22 November, 2010

Can it.

My mother doesn't have a garden, she doesn't knit, and I've yet to see her can anything. I have grown up in a generation where I know at one point people did these things, but that was a long time ago. Perhaps that is why I look to these antiquated chores as demonstrations of domestic mastery and overall productive uses of time; I'd like to call this the Modern Female Fallacy; welcome.

Step one: Canning.
Canning is a way of preserving organic material by creating a vacuum within a can. In this case, mason jars. You can can many things, but while creating the vacuum the cans must be heated and thus the insides of the can will be heated also, so don't add anything that would ruin once heated.
What you'll need:
Something to can..
Jars with two piece lids
large pot or canning pan

Step two: Pickling.
Pickling is a way of using salt and vinegar to preserve organic matter. Pickling allows for improvisation, as long as you have the basics of white vinegar and salt the rest of the seasonings are up to you. You can really pickle anything, limes, okra, pigs feet, but lets not sink into vulgarity, here's a recipe for pickled okra.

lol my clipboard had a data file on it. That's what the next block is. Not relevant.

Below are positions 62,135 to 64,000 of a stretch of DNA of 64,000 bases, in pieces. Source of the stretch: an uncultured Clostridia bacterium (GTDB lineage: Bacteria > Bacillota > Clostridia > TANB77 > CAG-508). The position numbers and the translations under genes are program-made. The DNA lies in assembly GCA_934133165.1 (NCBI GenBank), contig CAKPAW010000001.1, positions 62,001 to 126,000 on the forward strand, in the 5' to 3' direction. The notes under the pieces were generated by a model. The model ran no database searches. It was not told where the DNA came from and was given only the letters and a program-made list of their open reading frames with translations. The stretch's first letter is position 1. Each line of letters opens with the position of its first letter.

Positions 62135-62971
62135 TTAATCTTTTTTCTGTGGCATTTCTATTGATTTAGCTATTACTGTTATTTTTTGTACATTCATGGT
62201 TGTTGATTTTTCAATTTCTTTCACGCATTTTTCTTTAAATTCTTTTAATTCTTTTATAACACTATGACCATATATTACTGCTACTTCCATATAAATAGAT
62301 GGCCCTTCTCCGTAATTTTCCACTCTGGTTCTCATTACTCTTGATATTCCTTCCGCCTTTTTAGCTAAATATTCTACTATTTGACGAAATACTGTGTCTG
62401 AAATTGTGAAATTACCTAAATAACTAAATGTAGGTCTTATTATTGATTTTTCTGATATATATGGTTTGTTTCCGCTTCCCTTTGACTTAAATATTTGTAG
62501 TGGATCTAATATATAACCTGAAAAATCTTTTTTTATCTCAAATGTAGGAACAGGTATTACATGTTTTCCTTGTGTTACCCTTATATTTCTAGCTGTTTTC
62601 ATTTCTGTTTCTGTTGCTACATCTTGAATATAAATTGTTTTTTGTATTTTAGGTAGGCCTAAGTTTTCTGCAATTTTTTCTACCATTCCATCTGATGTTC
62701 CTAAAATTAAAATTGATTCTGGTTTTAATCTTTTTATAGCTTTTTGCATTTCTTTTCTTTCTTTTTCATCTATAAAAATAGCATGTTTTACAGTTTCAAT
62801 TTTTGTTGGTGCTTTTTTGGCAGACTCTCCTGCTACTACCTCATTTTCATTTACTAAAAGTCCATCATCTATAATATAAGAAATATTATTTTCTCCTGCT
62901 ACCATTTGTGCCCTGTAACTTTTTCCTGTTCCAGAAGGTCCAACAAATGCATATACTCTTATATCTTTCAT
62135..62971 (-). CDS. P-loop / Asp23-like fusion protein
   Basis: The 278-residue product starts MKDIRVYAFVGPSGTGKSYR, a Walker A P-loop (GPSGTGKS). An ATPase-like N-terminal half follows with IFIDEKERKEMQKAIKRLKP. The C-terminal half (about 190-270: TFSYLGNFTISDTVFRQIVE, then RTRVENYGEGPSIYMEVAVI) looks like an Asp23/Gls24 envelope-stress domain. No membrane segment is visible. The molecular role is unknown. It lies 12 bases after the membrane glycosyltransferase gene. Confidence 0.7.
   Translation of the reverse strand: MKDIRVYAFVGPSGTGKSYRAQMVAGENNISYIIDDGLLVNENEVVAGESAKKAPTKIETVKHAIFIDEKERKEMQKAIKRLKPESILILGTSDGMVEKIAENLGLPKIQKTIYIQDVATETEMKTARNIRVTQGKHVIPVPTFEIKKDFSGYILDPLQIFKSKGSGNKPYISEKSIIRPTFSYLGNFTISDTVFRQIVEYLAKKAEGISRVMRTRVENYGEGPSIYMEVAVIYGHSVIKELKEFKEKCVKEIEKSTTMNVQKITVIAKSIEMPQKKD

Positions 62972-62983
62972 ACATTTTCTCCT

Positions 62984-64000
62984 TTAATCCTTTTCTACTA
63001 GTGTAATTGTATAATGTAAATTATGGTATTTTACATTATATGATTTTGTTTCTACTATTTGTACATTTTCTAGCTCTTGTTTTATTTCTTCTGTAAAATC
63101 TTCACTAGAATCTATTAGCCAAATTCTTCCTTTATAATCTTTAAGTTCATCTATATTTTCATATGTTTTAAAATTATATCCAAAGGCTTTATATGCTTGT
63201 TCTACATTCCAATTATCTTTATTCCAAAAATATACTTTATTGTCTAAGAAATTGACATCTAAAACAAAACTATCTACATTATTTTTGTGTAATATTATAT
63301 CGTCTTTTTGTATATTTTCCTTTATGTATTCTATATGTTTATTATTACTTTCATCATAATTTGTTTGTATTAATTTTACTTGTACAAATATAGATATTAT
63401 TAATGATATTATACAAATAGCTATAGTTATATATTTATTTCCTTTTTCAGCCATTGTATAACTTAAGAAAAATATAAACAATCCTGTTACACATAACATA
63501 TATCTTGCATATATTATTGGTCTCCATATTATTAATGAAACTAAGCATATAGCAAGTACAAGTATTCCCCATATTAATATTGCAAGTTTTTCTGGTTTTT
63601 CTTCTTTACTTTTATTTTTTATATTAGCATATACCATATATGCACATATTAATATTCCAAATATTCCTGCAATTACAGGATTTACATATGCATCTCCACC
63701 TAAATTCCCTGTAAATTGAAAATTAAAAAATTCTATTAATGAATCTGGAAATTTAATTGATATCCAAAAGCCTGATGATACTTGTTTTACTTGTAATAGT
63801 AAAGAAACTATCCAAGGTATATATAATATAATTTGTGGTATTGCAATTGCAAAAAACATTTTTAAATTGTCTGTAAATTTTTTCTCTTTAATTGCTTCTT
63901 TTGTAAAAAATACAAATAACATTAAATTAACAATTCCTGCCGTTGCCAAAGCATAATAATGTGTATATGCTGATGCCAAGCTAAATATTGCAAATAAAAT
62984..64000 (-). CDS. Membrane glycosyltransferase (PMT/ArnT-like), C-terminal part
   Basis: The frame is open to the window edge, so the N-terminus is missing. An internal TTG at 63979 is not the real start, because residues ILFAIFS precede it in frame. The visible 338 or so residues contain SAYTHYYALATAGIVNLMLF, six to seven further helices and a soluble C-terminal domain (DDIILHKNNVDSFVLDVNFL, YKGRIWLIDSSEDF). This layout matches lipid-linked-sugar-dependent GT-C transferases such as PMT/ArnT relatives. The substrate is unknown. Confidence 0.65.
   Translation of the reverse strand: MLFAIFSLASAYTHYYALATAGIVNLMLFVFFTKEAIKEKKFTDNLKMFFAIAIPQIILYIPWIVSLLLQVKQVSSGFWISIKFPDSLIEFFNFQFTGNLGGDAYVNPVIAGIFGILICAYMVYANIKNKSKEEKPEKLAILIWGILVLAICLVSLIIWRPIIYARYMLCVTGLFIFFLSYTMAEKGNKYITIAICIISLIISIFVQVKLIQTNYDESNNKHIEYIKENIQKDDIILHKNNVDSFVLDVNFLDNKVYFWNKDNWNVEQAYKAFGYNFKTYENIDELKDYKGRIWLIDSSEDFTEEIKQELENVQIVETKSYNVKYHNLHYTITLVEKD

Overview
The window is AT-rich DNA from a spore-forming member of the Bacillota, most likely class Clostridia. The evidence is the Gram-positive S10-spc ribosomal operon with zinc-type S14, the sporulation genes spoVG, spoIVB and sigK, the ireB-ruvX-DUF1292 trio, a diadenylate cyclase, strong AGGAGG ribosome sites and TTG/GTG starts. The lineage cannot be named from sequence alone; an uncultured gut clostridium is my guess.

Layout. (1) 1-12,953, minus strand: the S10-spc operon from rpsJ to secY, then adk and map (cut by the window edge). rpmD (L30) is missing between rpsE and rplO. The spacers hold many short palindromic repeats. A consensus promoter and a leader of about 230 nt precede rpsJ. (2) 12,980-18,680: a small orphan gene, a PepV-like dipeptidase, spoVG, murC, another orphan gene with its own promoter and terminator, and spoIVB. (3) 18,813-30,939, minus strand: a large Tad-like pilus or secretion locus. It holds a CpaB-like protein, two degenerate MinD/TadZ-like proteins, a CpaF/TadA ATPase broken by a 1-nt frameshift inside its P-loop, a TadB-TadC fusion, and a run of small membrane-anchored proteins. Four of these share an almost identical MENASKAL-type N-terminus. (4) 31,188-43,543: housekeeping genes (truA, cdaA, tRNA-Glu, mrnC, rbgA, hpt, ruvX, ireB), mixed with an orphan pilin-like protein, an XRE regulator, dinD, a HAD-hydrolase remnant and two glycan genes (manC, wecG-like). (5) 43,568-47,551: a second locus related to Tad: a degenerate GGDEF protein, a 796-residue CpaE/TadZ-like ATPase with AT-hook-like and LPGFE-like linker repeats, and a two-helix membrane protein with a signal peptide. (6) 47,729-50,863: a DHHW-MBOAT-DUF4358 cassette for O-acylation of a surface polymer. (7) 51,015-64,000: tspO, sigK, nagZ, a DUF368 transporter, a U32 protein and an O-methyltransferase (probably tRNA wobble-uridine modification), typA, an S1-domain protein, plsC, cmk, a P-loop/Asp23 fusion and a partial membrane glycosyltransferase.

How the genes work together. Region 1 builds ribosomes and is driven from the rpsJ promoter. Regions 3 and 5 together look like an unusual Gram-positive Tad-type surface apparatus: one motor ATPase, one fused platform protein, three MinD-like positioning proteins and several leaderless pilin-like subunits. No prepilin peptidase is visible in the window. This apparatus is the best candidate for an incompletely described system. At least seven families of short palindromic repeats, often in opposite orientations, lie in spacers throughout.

4 canning jars
2lbs of fresh okra
1 cup white vinegar
2 cups water
1/3 cup pickling salt
1 tbsp dill
1 tbsp peppercorns
4 chilies
1 tsp mustard seeds (or powder)
Using mustard powder instead of seeds will cause your pickling brine to be cloudy, which is apparently undesirable, but I don't really mind either way.
Arrange the okra, pepper, peppercorns, and mustard in the sterilized jars. Boil the vinegar, water, and dill for 5 minutes. Once finished fill the jars with the vinegar brine, fill up to 1/8 inch below the lip. Carefully apply the lids and tighten. Wipe the jars and place in a large pot, fill the pot with water so that the lids are submerged by at least an inch of water.
This is easier accomplished by adding the water with the cans already in the pot, so that you don't heat more water than you need.
Boil for 5-10 minutes. Carefully remove the jars and let sit. If the lids dimple in the canning has worked, if the lid puffs, then you need to refrigerate the cans and eat the contents within the week.

Up next, marmalade.